Image acquisition consistency: As is the case with sample preparation, the image acquisition parameters should also be kept as constant as possible. Lens magnification, auto-focus parameters, filter sets, and exposure times should be tested for their effects on subsequent image analysis. One common pitfall is having the microscope use an “auto-exposure” setting, thereby changing the exposure time from one image to another. This precludes quantitative comparison of the intensity of stains between images. Similarly, changes in lamp or filter settings between samples causes problems; we have noticed poor measurements due to fluctuations in power supplies that cause lamps to change their intensity transiently, failure to wait for a lamp to warm up (and thus stabilize its intensity) before collecting images, gradual loss of lamp brightness over its lifetime, and even unusually bright images due to the microscope room's door being opened partway through an experiment.

Dynamic range: The exposure time should be set such that the resulting images use a good proportion of the full dynamic range of the camera without saturating (overexposing) any images [77]. Most microscope-control software allows viewing a histogram of pixel intensities; the histogram should fill most of the available pixel intensities, but without the spike at the highest intensity that indicates saturation. Rescaling options that “stretch” each image's histogram should not be used, even though doing so inherently utilizes the full dynamic range, because this will preclude comparing intensities between images.

Magnification, resolution, and binning: In general, choosing a higher magnification lens produces higher resolution images (more pixels per µm2) that yield better quality image analysis. However, this comes at the cost of imaging fewer cells per field of view, which affects the statistical robustness of an assay. The optimal magnification is thus an empirical question. Binning combines light received by several adjacent pixels on the camera into a single pixel. This reduces the resolution of the images but increases the signal-to-noise ratio and the speed of image acquisition. The optimal choice for binning is also empirical.

Illumination, bias, and background correction: Many microscopes have an option to correct for uneven illumination in the field of view by a method called white-referencing or white-shading. In brief, an image of a “blank” field of view, called a white-reference image, is collected at the time of the experiment, and the pattern seen in that image is subtracted from each image that is collected. Assuming that this a priori correction is done correctly, it generally improves data quality. Some image-processing software has options for retrospective illumination correction when a white-reference image is not available.

Sampling multiple fields of view: The experimentalist should choose the number of images to acquire for each sample based on the statistics of the phenotype of interest. Dramatic effects can be readily detectable in a single image of each sample, whereas subtle or rare phenotypes might require dozens of images per sample to obtain statistically sound results. It is preferable to avoid capturing the edges of a well or coverslip within the field of view because these regions can confuse automated algorithms. Also keep in mind that cells can grow abnormally or clump in different locations within a well, so the choice between a central or peripheral location within the well depends on the characteristics of the cell type and the phenotype of interest.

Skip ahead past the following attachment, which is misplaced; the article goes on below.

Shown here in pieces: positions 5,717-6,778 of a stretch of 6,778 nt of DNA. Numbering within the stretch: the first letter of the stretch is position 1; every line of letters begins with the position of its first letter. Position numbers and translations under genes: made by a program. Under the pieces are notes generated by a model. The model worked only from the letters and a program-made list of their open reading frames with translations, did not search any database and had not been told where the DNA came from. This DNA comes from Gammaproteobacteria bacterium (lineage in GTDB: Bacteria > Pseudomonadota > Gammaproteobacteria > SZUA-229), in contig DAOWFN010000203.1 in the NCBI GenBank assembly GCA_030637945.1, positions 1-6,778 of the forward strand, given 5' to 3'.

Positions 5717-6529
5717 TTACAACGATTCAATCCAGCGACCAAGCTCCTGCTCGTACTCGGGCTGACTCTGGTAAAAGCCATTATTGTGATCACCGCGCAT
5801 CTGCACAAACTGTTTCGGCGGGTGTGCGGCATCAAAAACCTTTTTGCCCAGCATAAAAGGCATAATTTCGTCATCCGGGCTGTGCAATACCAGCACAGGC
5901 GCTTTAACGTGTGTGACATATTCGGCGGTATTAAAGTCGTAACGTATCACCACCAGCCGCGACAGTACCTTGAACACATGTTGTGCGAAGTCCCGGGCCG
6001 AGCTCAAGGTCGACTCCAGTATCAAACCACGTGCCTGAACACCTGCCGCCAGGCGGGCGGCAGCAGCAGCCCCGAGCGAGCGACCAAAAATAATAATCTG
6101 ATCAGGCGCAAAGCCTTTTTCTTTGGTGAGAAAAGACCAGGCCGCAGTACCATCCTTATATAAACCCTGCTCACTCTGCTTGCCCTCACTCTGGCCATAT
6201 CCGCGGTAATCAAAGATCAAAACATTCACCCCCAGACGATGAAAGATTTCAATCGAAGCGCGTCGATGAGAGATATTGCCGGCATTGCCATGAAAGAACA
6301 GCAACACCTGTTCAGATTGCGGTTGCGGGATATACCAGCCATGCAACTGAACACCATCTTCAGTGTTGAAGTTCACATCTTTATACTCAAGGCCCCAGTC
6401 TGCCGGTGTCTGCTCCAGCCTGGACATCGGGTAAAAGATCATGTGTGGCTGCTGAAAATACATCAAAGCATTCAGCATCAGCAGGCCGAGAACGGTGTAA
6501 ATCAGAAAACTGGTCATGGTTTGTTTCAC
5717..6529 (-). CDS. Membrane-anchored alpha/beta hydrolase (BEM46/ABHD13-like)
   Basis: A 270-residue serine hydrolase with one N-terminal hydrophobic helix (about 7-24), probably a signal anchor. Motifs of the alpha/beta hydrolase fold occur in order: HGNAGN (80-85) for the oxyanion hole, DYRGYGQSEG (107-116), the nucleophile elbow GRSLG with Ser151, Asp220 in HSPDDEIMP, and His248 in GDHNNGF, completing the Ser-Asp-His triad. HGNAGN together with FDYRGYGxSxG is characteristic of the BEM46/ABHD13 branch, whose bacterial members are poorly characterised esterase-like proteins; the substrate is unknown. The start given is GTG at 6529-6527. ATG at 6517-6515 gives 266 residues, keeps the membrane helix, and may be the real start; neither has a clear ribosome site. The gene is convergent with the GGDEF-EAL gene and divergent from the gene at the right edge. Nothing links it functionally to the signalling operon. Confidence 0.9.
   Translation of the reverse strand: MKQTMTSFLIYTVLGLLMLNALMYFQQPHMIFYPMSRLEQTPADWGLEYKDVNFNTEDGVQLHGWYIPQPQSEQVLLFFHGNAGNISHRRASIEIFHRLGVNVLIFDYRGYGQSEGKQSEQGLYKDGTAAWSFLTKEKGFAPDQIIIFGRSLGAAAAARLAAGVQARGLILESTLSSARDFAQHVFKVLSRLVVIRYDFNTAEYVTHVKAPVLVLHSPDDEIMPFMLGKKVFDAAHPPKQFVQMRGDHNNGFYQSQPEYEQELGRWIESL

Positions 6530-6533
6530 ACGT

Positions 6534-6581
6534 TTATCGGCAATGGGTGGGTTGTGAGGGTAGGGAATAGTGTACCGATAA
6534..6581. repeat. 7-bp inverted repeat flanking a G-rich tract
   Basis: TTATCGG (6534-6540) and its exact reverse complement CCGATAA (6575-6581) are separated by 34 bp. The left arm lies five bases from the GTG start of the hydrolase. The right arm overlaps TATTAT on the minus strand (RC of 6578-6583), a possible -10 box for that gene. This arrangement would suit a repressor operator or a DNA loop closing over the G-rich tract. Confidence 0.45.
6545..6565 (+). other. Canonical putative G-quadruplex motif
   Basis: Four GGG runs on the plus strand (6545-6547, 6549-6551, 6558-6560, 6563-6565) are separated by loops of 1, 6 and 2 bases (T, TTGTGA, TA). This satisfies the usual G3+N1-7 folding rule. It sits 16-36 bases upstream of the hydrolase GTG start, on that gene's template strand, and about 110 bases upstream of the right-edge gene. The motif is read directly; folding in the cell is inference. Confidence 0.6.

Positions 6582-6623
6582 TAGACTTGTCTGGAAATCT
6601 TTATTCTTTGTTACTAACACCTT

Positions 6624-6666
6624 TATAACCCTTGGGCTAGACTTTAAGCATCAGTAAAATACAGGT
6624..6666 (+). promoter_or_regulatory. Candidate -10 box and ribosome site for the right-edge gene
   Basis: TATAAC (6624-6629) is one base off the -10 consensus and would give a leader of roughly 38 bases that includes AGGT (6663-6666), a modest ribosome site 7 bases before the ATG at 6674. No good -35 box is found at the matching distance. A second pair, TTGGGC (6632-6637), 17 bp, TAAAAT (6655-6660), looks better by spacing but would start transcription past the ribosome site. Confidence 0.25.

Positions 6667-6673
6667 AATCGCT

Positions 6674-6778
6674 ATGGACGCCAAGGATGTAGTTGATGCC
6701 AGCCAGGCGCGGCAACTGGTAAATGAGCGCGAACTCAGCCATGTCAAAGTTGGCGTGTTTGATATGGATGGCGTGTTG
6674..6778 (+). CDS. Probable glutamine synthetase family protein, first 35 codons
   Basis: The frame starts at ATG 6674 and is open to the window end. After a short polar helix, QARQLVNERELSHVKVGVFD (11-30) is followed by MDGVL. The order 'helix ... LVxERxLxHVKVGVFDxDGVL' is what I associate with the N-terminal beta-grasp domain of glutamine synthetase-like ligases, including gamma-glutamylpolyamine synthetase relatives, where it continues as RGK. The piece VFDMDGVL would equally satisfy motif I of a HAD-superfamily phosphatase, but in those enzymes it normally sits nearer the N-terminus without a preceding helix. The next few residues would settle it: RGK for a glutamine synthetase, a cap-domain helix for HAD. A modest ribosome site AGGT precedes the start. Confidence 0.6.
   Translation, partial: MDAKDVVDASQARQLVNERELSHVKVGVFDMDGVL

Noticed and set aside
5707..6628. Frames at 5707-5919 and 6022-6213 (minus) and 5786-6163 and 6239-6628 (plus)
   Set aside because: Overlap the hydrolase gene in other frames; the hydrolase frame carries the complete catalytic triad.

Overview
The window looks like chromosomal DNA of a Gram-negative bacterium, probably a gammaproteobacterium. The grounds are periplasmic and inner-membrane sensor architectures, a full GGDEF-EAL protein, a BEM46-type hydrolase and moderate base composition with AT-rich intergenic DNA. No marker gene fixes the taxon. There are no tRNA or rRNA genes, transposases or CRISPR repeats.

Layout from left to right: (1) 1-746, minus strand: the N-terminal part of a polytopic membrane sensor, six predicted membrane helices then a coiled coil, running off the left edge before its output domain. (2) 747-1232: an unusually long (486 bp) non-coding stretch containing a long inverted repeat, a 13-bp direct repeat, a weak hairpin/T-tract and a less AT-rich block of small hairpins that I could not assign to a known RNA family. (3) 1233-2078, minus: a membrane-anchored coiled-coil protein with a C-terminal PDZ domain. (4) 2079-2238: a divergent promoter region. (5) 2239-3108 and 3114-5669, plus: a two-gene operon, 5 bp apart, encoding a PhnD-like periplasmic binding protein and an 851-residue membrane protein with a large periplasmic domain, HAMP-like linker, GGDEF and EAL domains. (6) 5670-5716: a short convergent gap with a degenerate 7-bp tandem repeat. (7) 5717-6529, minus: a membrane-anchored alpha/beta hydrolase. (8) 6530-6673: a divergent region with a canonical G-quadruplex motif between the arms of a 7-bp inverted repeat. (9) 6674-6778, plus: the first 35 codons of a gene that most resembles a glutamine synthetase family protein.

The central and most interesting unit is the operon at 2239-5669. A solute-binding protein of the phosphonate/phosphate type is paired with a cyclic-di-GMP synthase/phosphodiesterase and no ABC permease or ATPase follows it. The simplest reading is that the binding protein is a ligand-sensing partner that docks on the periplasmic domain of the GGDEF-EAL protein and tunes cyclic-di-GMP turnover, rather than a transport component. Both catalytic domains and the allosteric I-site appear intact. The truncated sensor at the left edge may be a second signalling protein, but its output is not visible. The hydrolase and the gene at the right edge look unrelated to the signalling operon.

Image file format compatibility: Many commercial manufacturers store images in their own proprietary file formats. When purchasing a microscope, preference should be given to those that enable saving images in a standard format that is easily readable by standard image analysis software. Efforts have been underway to standardize microscopy image file formats and metadata such as microscope settings. The most notable success in reading and converting microscopy images has been the open-source software BioFormats (http://www.loci.wisc.edu/ome/formats.htm​l).

Image file compression: Some file formats (e.g., JPEG) compress the images in a “lossy” manner, meaning that image quality is sacrificed to reduce file size. These should be avoided for automated image analysis if at all possible. Not all compression is detrimental, however: some image-compression methods retain the original image information exactly, while reducing the size of the file. Such “lossless” formats (e.g., PNG and most TIFF formats) are perfectly acceptable for image analysis. Uncompressed file formats, such as BMP, are also a good choice for image analysis although the file size can be larger. A guide to file formats can be found on Wikipedia (http://en.wikipedia.org/wiki/Image_file_​formats).

Image file bit depth: Bit depth describes the number of data bits used to represent the intensity value of a single pixel and is also known as bits per pixel. In other words, a file's bit depth indicates the number of separate grayscale intensity values (graylevels) that are allowable by the file format: